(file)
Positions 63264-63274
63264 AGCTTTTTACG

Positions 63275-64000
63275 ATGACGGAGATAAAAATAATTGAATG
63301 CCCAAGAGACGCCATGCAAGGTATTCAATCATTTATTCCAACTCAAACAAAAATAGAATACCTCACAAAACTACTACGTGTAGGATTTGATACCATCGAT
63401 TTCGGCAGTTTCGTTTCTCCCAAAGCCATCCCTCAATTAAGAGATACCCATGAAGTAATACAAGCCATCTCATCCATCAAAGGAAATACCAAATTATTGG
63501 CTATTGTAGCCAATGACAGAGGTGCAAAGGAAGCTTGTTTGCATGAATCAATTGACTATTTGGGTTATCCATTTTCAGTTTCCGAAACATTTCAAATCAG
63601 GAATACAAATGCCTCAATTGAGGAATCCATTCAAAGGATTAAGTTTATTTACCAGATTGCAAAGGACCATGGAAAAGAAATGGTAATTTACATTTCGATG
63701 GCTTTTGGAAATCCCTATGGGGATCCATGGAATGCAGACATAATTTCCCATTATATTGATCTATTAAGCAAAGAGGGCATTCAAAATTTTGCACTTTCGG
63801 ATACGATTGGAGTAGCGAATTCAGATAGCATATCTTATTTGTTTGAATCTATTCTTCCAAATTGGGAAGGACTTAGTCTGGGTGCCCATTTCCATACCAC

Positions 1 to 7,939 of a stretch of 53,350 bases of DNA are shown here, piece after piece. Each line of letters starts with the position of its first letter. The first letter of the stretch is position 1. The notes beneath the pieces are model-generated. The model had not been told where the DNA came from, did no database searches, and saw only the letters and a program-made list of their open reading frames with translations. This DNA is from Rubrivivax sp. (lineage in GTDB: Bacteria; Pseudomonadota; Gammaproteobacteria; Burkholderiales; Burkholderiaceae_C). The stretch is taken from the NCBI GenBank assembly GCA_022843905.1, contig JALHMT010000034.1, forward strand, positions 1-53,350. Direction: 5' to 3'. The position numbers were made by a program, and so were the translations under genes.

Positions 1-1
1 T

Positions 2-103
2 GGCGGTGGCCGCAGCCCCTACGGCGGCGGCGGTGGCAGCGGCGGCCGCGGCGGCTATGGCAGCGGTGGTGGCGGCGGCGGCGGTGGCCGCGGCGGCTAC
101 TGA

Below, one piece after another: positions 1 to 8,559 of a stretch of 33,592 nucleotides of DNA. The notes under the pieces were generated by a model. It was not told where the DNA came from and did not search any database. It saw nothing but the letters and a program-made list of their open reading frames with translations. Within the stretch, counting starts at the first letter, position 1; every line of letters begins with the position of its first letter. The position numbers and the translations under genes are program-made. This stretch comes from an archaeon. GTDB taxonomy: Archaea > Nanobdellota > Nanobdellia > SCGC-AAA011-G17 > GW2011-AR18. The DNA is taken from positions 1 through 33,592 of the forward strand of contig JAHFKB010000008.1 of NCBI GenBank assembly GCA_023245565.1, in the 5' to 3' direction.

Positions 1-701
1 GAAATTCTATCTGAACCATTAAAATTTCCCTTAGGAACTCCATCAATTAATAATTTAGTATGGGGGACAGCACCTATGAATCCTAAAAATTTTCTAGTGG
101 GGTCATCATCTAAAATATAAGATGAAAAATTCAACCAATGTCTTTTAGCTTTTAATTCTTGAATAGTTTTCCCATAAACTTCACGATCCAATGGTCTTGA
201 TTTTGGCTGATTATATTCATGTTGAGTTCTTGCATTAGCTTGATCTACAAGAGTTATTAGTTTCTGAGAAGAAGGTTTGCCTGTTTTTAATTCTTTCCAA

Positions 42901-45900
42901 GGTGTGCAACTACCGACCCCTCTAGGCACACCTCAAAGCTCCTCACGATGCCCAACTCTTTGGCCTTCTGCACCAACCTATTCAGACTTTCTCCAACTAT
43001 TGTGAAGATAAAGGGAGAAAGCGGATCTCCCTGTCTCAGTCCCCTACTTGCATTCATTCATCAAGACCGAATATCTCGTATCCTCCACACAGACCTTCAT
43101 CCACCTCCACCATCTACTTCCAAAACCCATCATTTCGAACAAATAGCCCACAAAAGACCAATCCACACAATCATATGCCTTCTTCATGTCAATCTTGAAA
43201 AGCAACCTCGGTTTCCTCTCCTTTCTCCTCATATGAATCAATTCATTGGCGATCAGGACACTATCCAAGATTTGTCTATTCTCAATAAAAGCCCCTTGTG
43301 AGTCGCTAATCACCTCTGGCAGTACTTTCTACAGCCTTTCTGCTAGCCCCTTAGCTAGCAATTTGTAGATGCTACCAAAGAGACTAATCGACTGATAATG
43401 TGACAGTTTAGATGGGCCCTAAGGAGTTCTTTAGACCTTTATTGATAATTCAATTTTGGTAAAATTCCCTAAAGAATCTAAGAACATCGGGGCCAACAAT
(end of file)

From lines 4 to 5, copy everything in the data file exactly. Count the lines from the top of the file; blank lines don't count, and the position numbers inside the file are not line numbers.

63275 ATGACGGAGATAAAAATAATTGAATG
63301 CCCAAGAGACGCCATGCAAGGTATTCAATCATTTATTCCAACTCAAACAAAAATAGAATACCTCACAAAACTACTACGTGTAGGATTTGATACCATCGAT